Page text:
I mentioned this to them and they did not get it.

  • avatar
    ciscokidinsf

    I can tell you why the car is in the junkyard – CA emissions testing:

    I had a 3000GT SL with the 222hp engine and 5MT, for 15 years, the last 10 in California – very durable, and when everything is working, very enjoyable. However, my 3000GT failed 3 consecutive Smog checks (every 2 years) and every time it required some work, or the proper monetary motivation given, to help it pass.

    Go figure, the full range Twin Turbo never failed the smog test (I had 2 VR4s) so, dunno why the detuned engine had it tougher to pass Smog.

    Near the 200K miles range, likely the auto transmission would also go kaput. It also was in the ‘death list’ for the first 3 weeks of ‘Cash for Clunkers’ (the Stealth and 3000GT were removed after some recalculation on mpg’s)

    Smaller but annoying things like no A/C and bad window regulators also crop up as problems for these.

    The VR4’s will usually need a tranny rebuild around 100K miles. And they demand a new timing belt at 60K miles. The SL models need it every 80K miles.

    This one seems to be condemned by perhaps a bad tranny, or a failed smog test to hard to fix.

  • avatar
    "scarey"

    A friend of mine had one of these. He said it would top 140 miles per hour.

  • avatar
    Land Ark

    I have only owned one car for less time than the 1991 3000GT I bought a few years ago.

    I bought it on eBay and I’m guessing the dealer was trying to get rid of their lemon lot cars as they listed a bunch of… questionable cars with no reserve starting at $1. I bid on a blue 3000GT and a grey Stealth R/T. The grey one was really nice but got bid past my limit (thank God!) and I ended up winning the 3000GT for something like $1300.

    Its clearcoat was nearly all gone on top, the interior was tattered and in worn out condition, and when I picked it up I noticed white smoke coming from the engine which was explained to me as oil burning off where it seeped out since it had been sitting for a long time. I bought it to learn how to drive stick so I really didn’t care about its condition as long as I could park it on the street and putter around which I taught myself how to go from a stop.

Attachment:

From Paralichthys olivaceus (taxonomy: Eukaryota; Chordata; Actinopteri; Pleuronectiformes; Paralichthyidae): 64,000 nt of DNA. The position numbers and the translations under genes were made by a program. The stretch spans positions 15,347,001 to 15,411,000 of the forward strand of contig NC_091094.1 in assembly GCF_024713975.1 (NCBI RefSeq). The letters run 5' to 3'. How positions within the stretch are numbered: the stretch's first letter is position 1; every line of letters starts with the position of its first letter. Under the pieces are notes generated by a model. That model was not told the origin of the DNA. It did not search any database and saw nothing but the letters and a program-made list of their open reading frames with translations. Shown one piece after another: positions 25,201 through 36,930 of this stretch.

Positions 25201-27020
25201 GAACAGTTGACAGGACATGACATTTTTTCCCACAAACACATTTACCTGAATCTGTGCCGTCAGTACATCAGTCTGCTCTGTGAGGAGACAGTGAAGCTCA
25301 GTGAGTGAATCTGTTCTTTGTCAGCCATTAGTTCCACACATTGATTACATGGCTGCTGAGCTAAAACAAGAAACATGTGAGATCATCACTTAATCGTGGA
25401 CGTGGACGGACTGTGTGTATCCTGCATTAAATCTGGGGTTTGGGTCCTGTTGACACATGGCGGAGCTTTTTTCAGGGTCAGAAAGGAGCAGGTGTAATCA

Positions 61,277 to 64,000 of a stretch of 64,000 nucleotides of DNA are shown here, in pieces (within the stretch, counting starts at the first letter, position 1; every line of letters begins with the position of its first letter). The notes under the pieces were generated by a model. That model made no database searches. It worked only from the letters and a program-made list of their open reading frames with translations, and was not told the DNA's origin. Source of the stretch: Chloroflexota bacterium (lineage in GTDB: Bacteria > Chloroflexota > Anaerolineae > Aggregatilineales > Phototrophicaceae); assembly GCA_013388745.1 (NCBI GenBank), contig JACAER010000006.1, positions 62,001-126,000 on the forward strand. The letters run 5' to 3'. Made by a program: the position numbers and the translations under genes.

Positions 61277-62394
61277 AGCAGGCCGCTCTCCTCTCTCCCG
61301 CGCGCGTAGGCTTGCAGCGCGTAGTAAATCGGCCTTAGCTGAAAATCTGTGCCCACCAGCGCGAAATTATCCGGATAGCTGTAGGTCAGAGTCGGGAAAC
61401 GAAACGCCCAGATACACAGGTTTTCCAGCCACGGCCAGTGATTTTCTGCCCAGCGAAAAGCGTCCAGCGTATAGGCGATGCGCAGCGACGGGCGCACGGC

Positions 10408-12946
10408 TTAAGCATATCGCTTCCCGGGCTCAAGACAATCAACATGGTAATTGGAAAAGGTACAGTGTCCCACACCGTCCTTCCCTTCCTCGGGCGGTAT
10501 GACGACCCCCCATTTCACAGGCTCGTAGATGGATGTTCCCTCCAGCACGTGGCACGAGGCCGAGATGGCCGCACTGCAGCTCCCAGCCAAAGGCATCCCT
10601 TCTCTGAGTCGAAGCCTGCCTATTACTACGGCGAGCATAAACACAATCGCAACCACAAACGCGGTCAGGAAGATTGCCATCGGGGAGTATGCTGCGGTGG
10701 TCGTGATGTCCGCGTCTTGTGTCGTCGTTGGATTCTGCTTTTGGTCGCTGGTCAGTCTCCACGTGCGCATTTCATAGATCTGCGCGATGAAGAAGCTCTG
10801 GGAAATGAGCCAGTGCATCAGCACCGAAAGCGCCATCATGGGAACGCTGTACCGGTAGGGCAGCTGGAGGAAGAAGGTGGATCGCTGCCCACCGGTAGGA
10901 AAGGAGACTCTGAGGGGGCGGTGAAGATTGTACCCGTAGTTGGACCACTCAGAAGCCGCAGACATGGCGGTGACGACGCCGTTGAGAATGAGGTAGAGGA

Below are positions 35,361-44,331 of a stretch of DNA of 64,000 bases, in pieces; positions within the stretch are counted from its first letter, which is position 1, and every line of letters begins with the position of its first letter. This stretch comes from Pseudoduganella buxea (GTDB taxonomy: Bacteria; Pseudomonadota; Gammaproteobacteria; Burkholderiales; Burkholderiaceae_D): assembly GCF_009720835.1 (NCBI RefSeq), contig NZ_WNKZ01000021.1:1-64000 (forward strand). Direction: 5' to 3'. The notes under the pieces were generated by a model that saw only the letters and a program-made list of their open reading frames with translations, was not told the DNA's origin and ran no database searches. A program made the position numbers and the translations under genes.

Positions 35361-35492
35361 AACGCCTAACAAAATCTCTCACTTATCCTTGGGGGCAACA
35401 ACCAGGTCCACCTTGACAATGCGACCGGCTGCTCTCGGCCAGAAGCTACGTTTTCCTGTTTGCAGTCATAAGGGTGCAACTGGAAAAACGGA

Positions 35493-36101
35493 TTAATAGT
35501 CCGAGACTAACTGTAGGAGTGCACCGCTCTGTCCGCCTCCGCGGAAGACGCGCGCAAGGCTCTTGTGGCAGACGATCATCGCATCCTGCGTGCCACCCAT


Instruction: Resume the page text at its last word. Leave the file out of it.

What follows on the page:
Turned out the smoke was steam and it was due for its 60,000 mile water pump and timing belt service – the water pump specifically had gone out, hence the steam. It had about 122k miles so it was right on cue.

    I reached out to the dealer I bought it from to see if they would be willing to help me out with the parts price, figuring they wouldn’t. After a couple attempts they offered to take the car back and give me a full refund. I figured I should take them up on it and after a few struggles I got my check and avoided the perils that surely followed.

    So, total ownership of 4 weeks. Second to my “first” ’06 GTO of 3 days

  • avatar
    Flipper35

    I have a pair of seats out of one of these in my roadster. They are comfy but need recovered after all these years (registered 1995) with no top but they are in far better shape than the ones in this car.

    • 0 avatar
      arach

      Oddly enough, I have a nearly brand new leather set of these seats… front and rear… in my attic.

      I wonder if they are worth something now.

      I pulled them out of my 3000gt in… 1996!

  • avatar
    pwrwrench

    Yes, Emission tests (of the California type, some other States have similar) will often get cars junked. The price of an EGR valve and a CAT(s) can be $1500 or more. If it also needs general maintenance (spark plugs, air filter, timing belt) and fix vacuum leaks, you will quickly hear, “That’s more than the car is worth!”.
    So if it’s on its 3rd-5th owner the car will go to the scrap yard.